Renae Ryan announced as Academic Director of SAGE

2 March 2017

The new appointment will see Associate Professor Ryan drive one of the University's gender equity and diversity programs aimed at promoting women in STEMM. 

Associate Professor Renae Ryan

Associate Professor Renae Ryan (credit: Sharon Hickey)

Sydney Medical School researcher, Associate Professor Renae Ryan, has been appointed as the Academic Director of SAGE (Science in Australia Gender Equity). The SAGE pilot program is one of a number of initiatives implemented as part of the University’s commitment to gender equity and equality in education.

Launched at the University in August 2016, SAGE is a pilot program of the successful UK-based Athena SWAN program, which promotes gender equity and diversity in STEMM (science, technology, engineering, mathematics and medicine).

The Australian program is a partnership between the Australian Academy of Science and the Australian Academy of Technological Sciences and Engineering to assess gender equality policies and practices and help organisations establish ways to promote and retain women and gender minorities in their ranks. 

In her role as Academic Director of SAGE, Associate Professor Ryan will analyse and present data on gender equity policies and practices in STEMM departments, identify gaps or areas in need of improvement, and co-chair the Self-Assessment Team (SAT), made up of staff and students, responsible for the application preparation for the SAGE/Athena SWAN Institutional Bronze Award due in March 2019.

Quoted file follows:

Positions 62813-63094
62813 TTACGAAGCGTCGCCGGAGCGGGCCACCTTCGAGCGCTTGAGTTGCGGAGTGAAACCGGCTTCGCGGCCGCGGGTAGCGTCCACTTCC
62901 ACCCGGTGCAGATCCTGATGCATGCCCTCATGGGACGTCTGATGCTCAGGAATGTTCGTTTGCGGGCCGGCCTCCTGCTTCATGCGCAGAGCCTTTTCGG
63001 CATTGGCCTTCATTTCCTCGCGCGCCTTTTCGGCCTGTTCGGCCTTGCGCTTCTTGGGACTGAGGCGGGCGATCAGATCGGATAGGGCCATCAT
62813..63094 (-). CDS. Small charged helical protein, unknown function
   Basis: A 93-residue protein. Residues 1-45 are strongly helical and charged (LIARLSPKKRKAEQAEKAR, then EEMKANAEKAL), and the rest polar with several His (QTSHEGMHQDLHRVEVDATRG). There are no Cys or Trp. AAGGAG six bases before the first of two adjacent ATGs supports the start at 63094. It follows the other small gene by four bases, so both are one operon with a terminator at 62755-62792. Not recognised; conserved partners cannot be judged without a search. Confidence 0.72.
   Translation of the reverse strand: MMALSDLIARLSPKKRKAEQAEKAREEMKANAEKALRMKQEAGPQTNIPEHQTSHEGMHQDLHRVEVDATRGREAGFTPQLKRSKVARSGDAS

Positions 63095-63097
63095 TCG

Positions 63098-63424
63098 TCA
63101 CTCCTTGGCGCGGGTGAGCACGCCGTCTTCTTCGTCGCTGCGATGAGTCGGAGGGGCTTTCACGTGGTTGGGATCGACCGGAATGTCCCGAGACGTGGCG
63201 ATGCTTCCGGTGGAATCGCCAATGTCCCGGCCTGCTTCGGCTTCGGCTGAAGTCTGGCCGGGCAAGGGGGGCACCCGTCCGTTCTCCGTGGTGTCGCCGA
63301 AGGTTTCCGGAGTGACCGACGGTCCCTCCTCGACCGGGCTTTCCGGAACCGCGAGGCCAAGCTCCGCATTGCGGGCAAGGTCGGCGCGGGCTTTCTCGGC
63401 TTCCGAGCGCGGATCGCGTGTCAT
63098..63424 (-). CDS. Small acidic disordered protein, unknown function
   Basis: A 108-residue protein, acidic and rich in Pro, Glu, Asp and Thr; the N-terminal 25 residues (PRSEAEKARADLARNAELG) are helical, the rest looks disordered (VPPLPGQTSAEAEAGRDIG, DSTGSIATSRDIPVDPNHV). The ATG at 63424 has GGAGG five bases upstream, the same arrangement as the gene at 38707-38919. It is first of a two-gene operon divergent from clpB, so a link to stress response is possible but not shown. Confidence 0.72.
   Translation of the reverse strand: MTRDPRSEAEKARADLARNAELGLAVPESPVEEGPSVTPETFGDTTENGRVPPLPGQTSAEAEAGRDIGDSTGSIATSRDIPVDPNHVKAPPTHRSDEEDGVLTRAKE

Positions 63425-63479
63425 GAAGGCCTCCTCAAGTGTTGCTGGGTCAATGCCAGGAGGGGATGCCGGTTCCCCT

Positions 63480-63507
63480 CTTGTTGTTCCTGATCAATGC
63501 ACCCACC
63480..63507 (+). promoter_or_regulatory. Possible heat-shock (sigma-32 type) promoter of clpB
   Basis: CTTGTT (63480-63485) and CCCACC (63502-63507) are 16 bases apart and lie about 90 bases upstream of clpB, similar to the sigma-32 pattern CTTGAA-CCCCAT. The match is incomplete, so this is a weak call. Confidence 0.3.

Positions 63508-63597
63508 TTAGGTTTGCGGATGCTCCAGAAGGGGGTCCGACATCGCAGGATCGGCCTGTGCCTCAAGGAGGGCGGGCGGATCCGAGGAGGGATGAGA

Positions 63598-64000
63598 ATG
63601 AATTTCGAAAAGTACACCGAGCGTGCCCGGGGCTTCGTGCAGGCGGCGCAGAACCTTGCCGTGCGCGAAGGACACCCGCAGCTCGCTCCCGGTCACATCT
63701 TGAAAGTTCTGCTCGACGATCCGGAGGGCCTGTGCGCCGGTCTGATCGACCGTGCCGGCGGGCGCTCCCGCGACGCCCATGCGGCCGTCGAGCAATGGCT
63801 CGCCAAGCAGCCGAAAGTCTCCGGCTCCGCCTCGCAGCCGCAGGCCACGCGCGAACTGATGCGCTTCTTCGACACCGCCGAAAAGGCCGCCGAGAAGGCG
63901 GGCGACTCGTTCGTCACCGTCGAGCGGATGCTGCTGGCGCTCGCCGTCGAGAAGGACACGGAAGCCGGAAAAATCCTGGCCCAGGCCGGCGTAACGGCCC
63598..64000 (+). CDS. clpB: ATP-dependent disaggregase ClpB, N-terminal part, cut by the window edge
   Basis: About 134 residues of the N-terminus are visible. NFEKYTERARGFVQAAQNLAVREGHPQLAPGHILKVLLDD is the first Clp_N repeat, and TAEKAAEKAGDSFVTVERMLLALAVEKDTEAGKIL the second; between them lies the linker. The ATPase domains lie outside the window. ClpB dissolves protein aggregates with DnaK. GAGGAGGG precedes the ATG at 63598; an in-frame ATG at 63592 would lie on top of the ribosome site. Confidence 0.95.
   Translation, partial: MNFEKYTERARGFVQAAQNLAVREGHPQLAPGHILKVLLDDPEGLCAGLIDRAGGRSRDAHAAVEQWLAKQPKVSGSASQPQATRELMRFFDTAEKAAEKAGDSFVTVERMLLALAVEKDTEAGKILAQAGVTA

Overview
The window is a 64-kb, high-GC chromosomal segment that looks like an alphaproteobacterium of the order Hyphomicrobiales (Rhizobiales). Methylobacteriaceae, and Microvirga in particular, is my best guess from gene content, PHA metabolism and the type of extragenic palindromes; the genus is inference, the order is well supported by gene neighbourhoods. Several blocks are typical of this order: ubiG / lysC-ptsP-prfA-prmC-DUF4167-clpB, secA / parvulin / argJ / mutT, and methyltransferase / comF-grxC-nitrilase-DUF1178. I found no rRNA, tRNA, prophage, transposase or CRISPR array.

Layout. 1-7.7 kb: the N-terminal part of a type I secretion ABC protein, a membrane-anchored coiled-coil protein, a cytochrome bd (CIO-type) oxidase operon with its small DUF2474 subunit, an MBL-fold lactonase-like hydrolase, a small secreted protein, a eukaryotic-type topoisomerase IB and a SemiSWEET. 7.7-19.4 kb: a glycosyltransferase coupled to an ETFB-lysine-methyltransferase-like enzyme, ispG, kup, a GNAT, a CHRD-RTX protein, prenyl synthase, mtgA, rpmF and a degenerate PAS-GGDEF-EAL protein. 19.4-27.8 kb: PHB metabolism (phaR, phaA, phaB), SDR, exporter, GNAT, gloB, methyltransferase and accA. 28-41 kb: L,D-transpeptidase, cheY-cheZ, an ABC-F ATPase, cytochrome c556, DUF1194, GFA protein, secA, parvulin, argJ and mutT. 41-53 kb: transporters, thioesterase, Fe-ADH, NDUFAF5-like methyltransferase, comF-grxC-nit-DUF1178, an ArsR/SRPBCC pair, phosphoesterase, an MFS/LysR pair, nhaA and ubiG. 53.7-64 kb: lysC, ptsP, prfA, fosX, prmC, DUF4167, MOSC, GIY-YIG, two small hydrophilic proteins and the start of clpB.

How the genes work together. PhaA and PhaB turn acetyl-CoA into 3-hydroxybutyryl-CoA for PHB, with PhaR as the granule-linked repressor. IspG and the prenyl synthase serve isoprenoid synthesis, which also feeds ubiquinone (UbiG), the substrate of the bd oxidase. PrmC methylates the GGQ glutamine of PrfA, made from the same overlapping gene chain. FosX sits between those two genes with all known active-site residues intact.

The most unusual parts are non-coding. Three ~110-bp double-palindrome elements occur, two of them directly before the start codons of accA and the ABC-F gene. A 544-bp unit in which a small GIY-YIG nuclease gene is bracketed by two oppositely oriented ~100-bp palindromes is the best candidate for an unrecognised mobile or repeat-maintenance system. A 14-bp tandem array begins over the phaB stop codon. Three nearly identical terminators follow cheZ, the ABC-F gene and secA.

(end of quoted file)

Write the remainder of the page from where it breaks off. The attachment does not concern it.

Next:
“The main task of the SAT is to hold a mirror up to our institution and to make SAGE ‘business as usual’ at the University of Sydney. Being inclusive of difference should always be seen as an essential part of ‘how we work’ every day, not just the job of someone else,” said Associate Professor Ryan.

“Everyone has the power to be an advocate for diversity and inclusion, and improving gender equality is everyone’s responsibility.”
Associate Professor Renae Ryan

Associate Professor Ryan’s own research career has taken her to live and work in the USA to conduct research, before joining the University of Sydney in 2010. Now, at Sydney Medical School, she leads a research team that investigates biochemical and molecular techniques to treat a range of diseases such as chronic pain and cancer.

Though, despite her professional success she identifies the daily challenges faced by women in academia.

“For women in the workplace, unconscious bias and cultural and systemic barriers can undermine women’s contributions, career satisfaction, success, and feeling of belonging. We all need to speak up, support our colleagues, and work to ensure everyone feels included and able to fully contribute.”

“There are successful women in science and research that juggle other commitments with academia and research and are great at what they do, but we need more of them.”

“For women interested in pursuing studies across STEMM fields, I say that STEMM needs you to help solve the complex problems of today’s world. If you love science, then follow your passion, support your female colleagues and enjoy the journey.”

The Science in Australia Gender Equity (SAGE) pilot program is one of a number of gender equity initiatives implemented as part of the University's Women's Career Acceleration and Leadership Strategy that was developed to meet the 2020 diversity and inclusion goals outlined in the University's Strategic Plan.

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